3. Using the Gate design pattern measurements, mark out the decorative gate borders, and stitch on your medium grey fabric. Generally you will want to stitch the vertical lines first, and then use the horizontal stitch line to cap off the verticals as that will
produce a more finished look. Stitch all one border, before measuring and stitching the other border. For the bottom, I used zigzag stitch for all lines, set to a size similar to one you would use to applique. For the top, I used a simple straight stitch for my verticals, that I double stitched and then used the zigzag for the horizontal lines.
4. Measure out your gate symbol sections using the design pattern measurements. You will want to include 1 to 3
stitch lines as a border between your glyphs. Trace out your symbols onto each section and stitch on. (For the
Atlantis Gate, use your applique stitch and affix all of your circular “stars”)
5. Sew your gate sidewall into a loop. That seam should be one of your stitch lines between your first and last gate symbol. Pay close attention to your decorative borders to ensure they line up correctly.
6. Attach your dark grey fleece interior fabric to the top off your gate. Try to place your seam fairly close to your top decorative stitch.
7. Using your new formed circle of fabric, trim up your foam so that it fits together snuggly, end to end. If you have an electric bread cutting knife, that will cut your foam very neat and easy. If you don't have one... don't sweat the small irregularities in your end... it will all be covered with fabric anyway. :)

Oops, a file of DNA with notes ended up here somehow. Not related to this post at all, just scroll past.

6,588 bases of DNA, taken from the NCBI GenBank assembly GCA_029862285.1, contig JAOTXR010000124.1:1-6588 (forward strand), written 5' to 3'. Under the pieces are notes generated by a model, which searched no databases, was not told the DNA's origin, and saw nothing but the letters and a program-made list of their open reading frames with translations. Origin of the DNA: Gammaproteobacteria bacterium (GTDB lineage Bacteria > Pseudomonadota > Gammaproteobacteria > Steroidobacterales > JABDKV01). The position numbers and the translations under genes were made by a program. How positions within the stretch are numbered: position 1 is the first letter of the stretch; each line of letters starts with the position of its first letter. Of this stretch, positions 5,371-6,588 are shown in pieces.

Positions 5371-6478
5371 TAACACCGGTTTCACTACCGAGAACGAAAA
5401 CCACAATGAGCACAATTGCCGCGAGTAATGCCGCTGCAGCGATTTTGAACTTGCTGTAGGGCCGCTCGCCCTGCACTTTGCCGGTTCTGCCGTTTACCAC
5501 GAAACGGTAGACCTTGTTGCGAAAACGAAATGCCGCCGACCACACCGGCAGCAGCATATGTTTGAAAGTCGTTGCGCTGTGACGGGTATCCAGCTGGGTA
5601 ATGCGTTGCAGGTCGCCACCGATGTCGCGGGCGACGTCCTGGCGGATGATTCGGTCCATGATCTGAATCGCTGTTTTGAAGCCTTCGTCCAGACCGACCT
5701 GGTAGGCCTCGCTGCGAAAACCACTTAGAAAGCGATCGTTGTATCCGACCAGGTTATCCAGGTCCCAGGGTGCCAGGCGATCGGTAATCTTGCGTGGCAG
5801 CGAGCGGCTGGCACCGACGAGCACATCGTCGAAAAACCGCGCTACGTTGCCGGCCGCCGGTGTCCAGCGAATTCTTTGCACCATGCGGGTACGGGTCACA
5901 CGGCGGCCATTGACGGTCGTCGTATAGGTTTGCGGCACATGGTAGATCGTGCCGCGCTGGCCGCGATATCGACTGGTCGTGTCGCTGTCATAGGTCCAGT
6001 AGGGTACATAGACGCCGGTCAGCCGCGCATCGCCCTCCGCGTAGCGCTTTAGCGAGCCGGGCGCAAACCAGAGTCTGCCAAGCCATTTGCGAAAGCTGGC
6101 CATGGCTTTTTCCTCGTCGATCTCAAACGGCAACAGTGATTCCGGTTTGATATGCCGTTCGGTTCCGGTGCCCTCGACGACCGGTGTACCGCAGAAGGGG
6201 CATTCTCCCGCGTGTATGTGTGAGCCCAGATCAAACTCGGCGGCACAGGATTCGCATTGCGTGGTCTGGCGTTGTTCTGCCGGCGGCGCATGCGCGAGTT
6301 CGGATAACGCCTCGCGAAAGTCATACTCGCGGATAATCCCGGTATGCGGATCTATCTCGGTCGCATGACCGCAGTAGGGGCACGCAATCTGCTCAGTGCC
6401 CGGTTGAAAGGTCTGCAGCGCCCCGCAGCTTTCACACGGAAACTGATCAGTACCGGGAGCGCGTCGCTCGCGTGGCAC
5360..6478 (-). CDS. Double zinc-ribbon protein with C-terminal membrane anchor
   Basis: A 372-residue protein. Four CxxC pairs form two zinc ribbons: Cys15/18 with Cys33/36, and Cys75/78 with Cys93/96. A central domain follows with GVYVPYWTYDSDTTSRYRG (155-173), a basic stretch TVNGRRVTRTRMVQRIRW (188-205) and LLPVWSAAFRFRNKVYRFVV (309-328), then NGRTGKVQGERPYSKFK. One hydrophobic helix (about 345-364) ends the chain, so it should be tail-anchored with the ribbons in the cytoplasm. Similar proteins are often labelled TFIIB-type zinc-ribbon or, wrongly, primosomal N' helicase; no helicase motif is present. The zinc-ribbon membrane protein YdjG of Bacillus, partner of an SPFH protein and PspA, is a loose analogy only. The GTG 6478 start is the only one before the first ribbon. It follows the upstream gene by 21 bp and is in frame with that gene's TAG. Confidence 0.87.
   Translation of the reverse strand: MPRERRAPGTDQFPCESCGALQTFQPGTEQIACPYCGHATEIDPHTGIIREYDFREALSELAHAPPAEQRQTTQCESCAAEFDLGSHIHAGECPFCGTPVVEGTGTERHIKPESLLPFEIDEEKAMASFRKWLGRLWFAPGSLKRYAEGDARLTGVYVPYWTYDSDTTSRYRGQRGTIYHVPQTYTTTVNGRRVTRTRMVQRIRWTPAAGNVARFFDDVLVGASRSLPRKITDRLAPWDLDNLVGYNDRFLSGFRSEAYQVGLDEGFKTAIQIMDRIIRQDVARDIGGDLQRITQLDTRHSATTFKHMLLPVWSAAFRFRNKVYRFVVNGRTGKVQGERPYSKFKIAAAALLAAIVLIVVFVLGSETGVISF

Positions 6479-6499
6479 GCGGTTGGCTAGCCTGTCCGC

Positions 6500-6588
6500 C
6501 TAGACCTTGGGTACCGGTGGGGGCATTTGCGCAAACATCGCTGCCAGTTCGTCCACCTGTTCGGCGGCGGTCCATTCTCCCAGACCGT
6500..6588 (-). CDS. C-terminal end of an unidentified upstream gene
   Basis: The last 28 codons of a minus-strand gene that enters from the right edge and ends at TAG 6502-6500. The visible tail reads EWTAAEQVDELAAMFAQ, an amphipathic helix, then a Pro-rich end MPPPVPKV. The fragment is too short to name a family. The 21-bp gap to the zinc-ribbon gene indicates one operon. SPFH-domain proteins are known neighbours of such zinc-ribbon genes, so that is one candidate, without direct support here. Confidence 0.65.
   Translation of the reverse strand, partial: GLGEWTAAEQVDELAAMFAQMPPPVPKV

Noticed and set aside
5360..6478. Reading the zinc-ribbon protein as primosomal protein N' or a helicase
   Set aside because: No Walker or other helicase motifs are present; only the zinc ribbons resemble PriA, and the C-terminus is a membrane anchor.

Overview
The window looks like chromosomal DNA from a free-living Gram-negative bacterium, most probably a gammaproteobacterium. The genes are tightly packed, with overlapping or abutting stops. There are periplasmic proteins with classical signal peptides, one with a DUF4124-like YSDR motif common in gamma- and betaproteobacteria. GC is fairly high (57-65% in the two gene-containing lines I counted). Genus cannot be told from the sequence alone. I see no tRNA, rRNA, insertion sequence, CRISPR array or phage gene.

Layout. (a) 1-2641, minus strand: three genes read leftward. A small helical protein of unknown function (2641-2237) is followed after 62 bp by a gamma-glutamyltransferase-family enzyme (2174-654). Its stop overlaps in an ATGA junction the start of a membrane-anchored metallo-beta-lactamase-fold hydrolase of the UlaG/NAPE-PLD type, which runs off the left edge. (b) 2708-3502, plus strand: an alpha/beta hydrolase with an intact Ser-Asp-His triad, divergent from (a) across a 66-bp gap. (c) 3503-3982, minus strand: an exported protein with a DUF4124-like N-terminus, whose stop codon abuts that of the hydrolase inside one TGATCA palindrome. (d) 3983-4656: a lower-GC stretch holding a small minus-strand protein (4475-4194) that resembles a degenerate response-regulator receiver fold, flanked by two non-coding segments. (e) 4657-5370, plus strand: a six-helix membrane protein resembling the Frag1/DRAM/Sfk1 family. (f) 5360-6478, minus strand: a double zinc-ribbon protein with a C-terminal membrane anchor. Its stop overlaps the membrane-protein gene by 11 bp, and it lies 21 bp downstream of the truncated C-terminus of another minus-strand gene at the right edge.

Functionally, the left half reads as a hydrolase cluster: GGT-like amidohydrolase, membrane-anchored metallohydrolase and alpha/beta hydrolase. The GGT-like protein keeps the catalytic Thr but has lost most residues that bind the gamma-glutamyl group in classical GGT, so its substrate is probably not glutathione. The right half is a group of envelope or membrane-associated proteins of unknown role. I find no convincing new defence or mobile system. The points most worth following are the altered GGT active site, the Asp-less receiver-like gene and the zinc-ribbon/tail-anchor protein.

8. Heat up your glue gun, and glue the ends of your foam together. (You don't need to take your foam out of your gate-circle, and that will help you out by helping hold those two ends together for you!)
9. Pin down your gate fabric to your foam circle. Pin the outside fabric up from the bottom into the foam. Pin the interior fabric at a downward angle on the inside in the bottom inch.
10. Glue the outside fabric in small sections to the bottom of the foam circle, pulling out a small section of pins, then gluing down the fabric, and smoothing it out. Focus should be on gluing the outer edge down and in about a half an inch. Do not worry about any remaining edge, as that will get covered over with the bottom piece.